Does controversy actually sell? Hard to say. This one was clearly aimed to be controversial and based on the little evidence I have, it sort of worked.
For some unknown reason (although it’s strongly implied that it might have something to do with apparent static from TVs), parents suddenly feel the urge to kill their own children. It’s not just a little itch either, they are very aggressive and sometimes even creative about it. This leaves Carly and Josh trying to fend for themselves against their own parents.
Yeah, controversy. To movie begins with a scene of a woman leaving her infant daughter in a car on traintracks. While we don’t see the actual death here, it does get a lot more graphic. Of course, since we’ve seen countless murders on screen before, the horror needs to come from some other source: in this case the complete betrayal of something we take for granted. Parents taking care of their offspring is just something that’s extremely important for the survival of the species such as us, who can’t even move around for a very long time after our births, let alone take care of ourselves. So, when this “sacred” relationship is turned upside down, it is indeed horrible.
We do think of children as innocent and while it often isn’t true, we sort of have a way of assuming people did something wrong which lead to their murder (and yes, this instinct isn’t a good one). While killing is wrong, killing children just feels more wrong, somehow.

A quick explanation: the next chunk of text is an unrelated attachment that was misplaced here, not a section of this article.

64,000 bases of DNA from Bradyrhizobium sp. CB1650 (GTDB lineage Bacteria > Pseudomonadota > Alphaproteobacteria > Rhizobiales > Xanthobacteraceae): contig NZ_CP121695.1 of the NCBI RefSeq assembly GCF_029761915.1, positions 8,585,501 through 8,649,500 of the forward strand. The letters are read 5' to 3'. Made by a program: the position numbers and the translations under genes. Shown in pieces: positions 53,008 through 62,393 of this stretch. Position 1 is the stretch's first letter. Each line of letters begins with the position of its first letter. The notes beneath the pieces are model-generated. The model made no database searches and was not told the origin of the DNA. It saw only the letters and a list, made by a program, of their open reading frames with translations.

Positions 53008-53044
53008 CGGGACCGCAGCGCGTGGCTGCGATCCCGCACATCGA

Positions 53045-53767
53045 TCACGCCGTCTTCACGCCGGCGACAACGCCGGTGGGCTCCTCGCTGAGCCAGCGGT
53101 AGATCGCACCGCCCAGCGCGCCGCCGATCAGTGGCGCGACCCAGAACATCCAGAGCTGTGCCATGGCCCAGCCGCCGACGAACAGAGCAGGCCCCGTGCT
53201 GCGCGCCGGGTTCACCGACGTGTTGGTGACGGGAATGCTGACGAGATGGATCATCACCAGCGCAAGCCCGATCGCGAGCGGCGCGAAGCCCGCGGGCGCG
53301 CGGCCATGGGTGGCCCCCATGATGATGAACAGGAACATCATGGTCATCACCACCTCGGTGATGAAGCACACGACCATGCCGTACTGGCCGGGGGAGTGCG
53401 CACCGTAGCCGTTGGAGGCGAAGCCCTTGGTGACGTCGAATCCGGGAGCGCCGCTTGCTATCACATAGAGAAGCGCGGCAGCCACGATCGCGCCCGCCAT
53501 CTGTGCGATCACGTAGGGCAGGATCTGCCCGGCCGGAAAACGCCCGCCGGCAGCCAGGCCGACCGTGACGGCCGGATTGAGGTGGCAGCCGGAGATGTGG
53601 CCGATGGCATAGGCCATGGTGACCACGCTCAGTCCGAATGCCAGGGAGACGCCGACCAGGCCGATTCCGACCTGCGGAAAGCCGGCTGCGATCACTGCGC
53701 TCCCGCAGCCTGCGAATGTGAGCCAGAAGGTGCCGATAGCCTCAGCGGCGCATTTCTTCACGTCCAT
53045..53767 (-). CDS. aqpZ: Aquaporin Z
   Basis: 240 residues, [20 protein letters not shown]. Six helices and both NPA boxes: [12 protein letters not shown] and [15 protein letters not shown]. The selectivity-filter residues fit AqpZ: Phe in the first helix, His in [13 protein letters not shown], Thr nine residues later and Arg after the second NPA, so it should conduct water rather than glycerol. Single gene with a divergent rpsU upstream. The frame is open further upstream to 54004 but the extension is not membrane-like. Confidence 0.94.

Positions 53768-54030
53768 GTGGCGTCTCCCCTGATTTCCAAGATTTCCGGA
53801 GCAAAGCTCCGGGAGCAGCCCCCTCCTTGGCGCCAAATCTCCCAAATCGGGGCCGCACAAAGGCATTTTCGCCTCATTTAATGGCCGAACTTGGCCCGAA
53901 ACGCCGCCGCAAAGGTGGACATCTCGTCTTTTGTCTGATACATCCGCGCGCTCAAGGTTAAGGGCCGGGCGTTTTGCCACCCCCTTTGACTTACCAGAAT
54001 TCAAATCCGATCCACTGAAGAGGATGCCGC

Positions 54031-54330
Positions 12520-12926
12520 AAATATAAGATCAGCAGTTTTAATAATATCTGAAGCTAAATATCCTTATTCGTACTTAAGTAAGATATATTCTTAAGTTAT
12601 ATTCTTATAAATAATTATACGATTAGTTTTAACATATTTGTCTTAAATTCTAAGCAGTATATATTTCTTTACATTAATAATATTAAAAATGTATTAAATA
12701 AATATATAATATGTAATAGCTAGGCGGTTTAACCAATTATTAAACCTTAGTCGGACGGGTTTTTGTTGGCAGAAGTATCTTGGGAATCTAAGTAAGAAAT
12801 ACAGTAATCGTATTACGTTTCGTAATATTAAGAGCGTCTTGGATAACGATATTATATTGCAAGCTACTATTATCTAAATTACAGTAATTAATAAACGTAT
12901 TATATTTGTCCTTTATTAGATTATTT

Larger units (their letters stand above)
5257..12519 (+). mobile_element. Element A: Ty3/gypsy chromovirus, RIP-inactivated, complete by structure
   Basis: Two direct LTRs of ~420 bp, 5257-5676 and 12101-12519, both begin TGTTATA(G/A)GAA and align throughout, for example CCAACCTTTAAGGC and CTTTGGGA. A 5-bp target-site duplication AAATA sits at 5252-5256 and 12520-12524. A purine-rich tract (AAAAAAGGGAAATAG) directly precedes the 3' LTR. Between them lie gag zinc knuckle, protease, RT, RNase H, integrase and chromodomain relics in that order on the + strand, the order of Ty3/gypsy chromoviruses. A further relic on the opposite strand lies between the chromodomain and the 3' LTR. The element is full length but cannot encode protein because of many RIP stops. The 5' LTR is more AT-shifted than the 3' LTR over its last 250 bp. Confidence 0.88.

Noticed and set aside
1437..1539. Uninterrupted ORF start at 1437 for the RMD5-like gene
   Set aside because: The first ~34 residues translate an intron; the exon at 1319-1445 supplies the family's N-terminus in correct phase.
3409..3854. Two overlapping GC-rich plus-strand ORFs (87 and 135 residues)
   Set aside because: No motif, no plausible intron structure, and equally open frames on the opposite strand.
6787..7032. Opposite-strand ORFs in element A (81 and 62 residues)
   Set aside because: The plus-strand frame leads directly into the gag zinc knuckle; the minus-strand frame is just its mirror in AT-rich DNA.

Yet, this movie sets out to be funny as well, which is kind of difficult with a row of people watching a room of newlyborns just waiting to get their hands on them to kill them. In many situations this is done by using a completely inappropriate music for the specific moment. We get jolly oldies underlining the moments of absurdity. Not that much in the movie is actually funny. It’s more of a tone of the film. It doesn’t take certain things seriously. The problem is that it can’t really keep this up for the whole movie, so after a promising start it turns into quite run-of-the-mill story.
It should be noted that of course filicide is an actual phenomenon. According to this US Today article there’s around 450 such cases annually. I can’t claim to be an expert on killings, but many of these cases just seem weird. Like this one from the sama article:
Megan Huntsman was charged in April with killing her newborns from 1996 to 2006. She told investigators she strangled or suffocated six babies, placed them in plastic bags and packed them in boxes in the garage of her home in a suburb of Salt Lake City. She was arrested after her husband found one of the bodies in a white box, sealed with electrical tape, while he was cleaning out the garage.
So, the husband didn’t know of the babies? How is that possible? Or was the marriage just something recent? In that case, the woman was still able to maintain a house on her own for at least those ten years.